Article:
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Like Welsh, Pelevin is also considered an A-list young 'now' author who has his literary finger on the heartbeat of the 18 to 35 year-old book reading demographic.
Psychedelic sure, but Pelevin doesn't even qualify as a poor man's Nabokov, and he is less a prophet of the cyber age than a morbidly witty chronicler of post-communist, monstrously capitalist urban Russia.
Tatarsky, the twenty-something genius protagonist in Babylon, realizes that art and mystery have died with the gray solitude and strange peace that existed under the Soviets, and decides to ditch his literary aspirations in favor of the crass, dangerous and lucrative world of the Moscow advertising industry.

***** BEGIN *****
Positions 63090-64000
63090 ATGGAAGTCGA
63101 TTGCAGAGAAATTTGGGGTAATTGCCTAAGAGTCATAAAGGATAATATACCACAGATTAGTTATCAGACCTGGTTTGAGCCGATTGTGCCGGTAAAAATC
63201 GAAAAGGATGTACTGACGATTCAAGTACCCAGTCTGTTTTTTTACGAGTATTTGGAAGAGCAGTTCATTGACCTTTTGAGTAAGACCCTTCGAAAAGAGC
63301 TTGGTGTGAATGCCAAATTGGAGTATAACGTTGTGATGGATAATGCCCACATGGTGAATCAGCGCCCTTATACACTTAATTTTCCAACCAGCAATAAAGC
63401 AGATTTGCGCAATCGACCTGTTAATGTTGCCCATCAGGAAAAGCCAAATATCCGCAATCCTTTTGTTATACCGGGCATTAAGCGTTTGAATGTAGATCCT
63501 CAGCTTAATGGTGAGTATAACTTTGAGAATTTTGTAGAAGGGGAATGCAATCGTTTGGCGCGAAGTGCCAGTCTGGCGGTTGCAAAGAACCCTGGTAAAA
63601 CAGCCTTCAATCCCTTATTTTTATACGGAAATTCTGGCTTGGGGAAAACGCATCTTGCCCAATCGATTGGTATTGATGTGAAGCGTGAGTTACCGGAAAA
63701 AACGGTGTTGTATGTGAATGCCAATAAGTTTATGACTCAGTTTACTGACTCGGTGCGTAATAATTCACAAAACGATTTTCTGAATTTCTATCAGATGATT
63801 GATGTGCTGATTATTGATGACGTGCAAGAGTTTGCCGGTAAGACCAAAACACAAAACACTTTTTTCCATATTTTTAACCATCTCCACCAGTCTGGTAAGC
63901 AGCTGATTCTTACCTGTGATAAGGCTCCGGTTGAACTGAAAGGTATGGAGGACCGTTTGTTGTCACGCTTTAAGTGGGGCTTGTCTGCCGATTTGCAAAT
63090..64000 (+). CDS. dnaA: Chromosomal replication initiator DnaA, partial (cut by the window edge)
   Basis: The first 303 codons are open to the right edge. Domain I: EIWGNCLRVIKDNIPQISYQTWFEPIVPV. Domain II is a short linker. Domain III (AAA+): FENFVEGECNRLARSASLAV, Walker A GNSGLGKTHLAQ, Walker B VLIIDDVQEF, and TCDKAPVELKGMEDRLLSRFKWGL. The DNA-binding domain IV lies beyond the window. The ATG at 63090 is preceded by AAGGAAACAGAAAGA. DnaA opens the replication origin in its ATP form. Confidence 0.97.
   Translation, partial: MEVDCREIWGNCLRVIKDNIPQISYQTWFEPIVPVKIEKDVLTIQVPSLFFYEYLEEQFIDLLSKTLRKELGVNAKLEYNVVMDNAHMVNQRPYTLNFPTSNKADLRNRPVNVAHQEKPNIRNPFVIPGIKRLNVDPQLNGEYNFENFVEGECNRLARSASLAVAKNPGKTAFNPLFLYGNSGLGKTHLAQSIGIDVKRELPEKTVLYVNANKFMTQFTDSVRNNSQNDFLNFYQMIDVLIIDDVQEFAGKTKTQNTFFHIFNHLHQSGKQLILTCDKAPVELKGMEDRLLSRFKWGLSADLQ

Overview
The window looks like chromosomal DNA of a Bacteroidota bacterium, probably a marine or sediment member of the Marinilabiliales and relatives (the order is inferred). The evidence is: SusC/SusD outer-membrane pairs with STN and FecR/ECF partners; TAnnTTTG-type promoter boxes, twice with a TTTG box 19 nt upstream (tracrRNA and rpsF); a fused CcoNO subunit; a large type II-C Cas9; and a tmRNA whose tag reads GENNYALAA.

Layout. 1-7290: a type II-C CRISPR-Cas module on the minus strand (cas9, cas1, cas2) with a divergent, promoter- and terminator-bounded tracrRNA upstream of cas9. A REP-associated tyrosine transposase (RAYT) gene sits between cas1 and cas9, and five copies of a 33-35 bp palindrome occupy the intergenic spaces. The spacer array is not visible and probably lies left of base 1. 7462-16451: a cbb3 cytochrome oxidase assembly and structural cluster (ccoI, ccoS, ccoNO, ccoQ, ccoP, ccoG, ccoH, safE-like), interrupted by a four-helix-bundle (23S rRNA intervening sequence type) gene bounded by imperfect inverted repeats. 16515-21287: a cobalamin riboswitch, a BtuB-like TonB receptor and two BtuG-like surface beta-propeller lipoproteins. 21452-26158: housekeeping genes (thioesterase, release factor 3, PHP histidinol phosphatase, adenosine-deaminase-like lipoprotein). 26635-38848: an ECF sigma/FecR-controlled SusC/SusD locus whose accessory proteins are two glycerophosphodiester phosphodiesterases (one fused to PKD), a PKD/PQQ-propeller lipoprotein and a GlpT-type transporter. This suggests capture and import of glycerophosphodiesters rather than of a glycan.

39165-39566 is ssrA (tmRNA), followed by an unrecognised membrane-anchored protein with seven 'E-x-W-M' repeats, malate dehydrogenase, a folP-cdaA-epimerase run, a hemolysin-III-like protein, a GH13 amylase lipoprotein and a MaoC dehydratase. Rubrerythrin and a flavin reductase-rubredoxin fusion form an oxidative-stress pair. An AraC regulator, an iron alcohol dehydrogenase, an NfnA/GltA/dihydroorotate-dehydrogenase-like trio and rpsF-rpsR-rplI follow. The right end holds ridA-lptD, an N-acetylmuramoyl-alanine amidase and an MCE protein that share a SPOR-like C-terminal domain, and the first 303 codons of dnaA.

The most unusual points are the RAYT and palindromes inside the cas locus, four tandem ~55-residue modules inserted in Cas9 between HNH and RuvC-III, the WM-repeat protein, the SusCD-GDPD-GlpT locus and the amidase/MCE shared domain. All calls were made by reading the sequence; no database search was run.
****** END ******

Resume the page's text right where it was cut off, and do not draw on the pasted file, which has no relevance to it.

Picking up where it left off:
Tatarsky infuses western ad concepts with traditional Russian themes like nationalism and anti-Semitism ("How long will we allow the Davidsons to ride off on our Harleys? Russia Awake!"), and Pelevin's writing peaks with the best of these parodies.
Unfortunately the book swells early and is plodding by the time it hits the fifty-yard line, leaving the second half a luke warm soup of skits, character sketches and directionless dialogue. But Pelevin sells window seats on flights through the collective unconscious of New Russia and its schizoid offspring, and if the food occasionally sucks, the visuals always make the ride.